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Patriots cheerleaders high above the field at Gillette Stadium in October.

Last Sunday saw a historic performance by the Dallas Cowboys as they overcame a 15-point fourth-quarter deficit to beat the Atlanta Falcons.

But the storied NFL team may have added another feather to their 10-gallon hat: The Cowboys had 21,708 people in attendance for the game, what they declared to be “NFL COVID-19 record.”

Given that most NFL teams have limited attendance to a few thousand fans, it wasn’t a high bar to set. Eighteen of the league’s 32 teams are limiting attendance to less than a quarter of capacity. Sunday’s attendance at AT&T Stadium was about 27 percent of the 80,000-seat capacity.

We wish it weren’t so but one of the teams that won’t be welcoming fans this year is the New England Patriots. The Kraft Group, owners of the team and of Gillette Stadium in Foxboro, announced recently that no spectators would be allowed in this year because the venue did not receive an exemption from the state to reopen.

Although disappointing, it is the right move by the state and the team.

Coronavirus infection rates have been spiking in Massachusetts and across America. COVID-19 appears ready to sweep through the country again, possibly fueled by large, unregulated gatherings around the holidays.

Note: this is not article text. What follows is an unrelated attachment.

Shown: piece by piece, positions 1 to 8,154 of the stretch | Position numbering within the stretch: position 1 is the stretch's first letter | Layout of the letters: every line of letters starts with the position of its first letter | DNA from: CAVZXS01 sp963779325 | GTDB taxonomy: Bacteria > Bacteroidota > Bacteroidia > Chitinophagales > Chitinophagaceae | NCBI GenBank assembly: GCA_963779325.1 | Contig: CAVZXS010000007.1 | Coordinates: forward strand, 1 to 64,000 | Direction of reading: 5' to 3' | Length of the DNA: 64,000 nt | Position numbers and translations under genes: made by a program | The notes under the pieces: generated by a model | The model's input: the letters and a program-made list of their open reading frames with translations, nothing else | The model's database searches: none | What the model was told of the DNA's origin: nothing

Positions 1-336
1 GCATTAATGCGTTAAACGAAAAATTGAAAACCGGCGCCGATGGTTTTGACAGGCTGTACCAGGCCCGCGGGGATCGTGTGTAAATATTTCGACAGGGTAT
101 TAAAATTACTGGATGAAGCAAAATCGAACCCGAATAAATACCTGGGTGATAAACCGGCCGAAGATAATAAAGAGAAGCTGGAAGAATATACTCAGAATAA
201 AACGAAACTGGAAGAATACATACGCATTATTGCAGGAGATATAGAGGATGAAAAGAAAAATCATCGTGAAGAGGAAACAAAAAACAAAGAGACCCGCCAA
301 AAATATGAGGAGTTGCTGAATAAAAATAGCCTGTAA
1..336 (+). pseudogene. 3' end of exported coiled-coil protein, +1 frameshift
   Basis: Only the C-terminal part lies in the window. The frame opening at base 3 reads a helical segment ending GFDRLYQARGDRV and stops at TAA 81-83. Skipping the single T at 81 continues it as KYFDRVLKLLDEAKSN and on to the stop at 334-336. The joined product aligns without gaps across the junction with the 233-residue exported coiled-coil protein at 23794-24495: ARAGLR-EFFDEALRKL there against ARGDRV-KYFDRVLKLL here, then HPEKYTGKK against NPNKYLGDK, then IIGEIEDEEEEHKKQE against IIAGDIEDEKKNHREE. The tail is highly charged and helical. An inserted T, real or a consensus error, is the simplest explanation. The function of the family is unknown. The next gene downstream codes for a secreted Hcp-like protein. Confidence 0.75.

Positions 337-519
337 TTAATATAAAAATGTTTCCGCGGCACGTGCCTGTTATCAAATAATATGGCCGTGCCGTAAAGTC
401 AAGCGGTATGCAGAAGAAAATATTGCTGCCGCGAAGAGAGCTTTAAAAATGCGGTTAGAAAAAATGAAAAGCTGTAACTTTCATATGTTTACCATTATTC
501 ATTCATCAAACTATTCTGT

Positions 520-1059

Although we disagree with him on some business regulations, Gov. Charlie Baker is right in stressing that Bay Staters be vigilant in wearing masks and staying socially distant.

It’s imperative that hospitals not be overrun with the disease, that COVID-19 be kept away from vulnerable populations in long-term care facilities and, most of all, that we avoid another shutdown like the one we endured this spring.

Thousands of area fans are Patriots season-ticket holders. They enjoy not only cheering on the six-time Super Bowl champions but the fun and friendship of tailgating before and after the games.

But the priority this year needs to be containment of this pandemic, which has claimed nearly 10,000 lives in Massachusetts and almost a quarter of a million Americans.

Last Sunday, those Cowboys fans at AT&T Stadium no doubt felt that the reward of witnessing their team’s comeback far outweighed the risk of exposure. But that’s what you expect in a state where football is practically a religion.

Yes, football is important here, too. But our health, and the safety of all around us, are more important.

So, a tip of the helmet to the state and to The Kraft Group for shutting Gillette to fans for the season.

But keep in mind a saying more often used in baseball: Wait ‘til next year.

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